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Spotlight on Victorian Fantasy – Black Butler

Black Butler is a popular manga series by Yana Toboso that first appeared in 2006. A few years later, A-1 Pictures adapted it as an anime, directed by Toshiya Shinohara. (Noriyuki Abe directed season 3 and the animated movie “Book of Murder.”) The story concerns an orphaned English aristocrat and the butler who serves and protects him. It’s not steampunk, but its Victorian setting and quirky fantasy elements will appeal to many fans of the genre. Despite its young protagonist and use of slapstick comedy, the show has mature, disturbing story elements. I wouldn’t recommend it for children. By the way, “black” is not the butler’s ethnicity but his dark and occult nature. He is a demon in disguise.

The teenage orphan, Ciel Phantomhive, is the only survivor of a fire which destroyed his family’s mansion, now miraculously restored. Through flashbacks we see him abducted, tortured by a Satanic cult and rescued by the demon who becomes his butler, Sebastian. They live on a country estate with the family’s former butler Tanaka and three buffoonish servants who provide much of the show’s humor. Sebastian is both father-figure and slave to Ciel, though it’s understood that Sebastian will someday receive Ciel’s soul as payment.

As the inheritor of his father’s title of Earl, Ciel has the responsibilities of an adult. He seeks revenge against those who have harmed him and solves crimes on behalf of the Queen. Sebastian stays by Ciel’s side, fighting the boy’s foes both natural and supernatural. As a demon, he’s immortal and faster, stronger, and more competent than a human, though without human empathy. Though he protects Ciel he allows tragedy to befall innocents if not ordered by his young master to intervene. As such the series reflects the Japanese view of the universe – not divided between pure good and evil, but a continuum. Thus we root for the charming demonic protagonist, who is more likable than his surly, embittered young charge. His catch phrase is, “I am merely one hell of a butler.”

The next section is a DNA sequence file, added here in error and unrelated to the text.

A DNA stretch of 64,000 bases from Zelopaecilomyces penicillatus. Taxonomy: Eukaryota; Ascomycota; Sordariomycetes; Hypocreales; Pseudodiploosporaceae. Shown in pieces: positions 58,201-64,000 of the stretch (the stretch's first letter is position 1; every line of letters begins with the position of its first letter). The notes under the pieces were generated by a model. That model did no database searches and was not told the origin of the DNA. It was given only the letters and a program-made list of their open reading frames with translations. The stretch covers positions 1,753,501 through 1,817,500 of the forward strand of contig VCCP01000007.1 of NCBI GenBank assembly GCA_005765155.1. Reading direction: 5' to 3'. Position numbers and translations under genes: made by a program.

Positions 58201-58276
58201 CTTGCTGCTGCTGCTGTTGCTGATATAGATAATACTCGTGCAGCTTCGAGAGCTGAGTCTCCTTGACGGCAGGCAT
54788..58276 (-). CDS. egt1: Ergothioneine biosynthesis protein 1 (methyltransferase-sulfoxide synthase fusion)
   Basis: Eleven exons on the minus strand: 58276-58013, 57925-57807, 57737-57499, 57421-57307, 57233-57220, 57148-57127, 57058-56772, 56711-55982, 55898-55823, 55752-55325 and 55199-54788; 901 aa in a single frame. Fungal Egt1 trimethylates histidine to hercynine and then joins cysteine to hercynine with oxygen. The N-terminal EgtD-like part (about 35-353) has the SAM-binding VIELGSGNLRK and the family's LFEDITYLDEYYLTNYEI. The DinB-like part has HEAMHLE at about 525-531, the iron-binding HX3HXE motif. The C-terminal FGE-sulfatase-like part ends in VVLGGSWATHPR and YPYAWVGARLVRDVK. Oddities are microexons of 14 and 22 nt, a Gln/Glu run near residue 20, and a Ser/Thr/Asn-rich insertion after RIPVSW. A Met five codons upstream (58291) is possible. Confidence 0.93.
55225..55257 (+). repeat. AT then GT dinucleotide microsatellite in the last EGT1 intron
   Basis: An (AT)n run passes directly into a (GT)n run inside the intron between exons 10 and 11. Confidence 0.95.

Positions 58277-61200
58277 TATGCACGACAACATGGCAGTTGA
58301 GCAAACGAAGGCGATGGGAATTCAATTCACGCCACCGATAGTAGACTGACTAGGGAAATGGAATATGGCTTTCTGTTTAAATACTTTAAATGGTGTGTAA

Though I haven’t yet read the manga, Arlys and I have watched all three seasons of the anime (2008-2010 and 2014), plus additional content including a full-length movie.

The cast of Black Butler includes many fascinating side characters. The most outrageous are the shinigami or grim reapers. In Japanese folklore, these “death gods” reap human souls at the end of life. They are the sworn enemies of Sebastian because as a demon he will try to consume the souls of the dying before they can collect them. The exception is Grell, a flamboyant gay shinigami who makes hilarious unrequited advances toward Sebastian throughout the series. In a weird anachronism, Grell’s “death scythe” is a modern chainsaw. Another great character is Elizabeth, Ciel’s fiance, a spoiled rich girl who is far stronger and more capable than she seems.

I’ve focused on the setting and characters of the show, rather than the plot lines because its characters are what make it enjoyable. If you’re not squeamish about animated violence and weird occult themes, Black Butler is a lot of fun.

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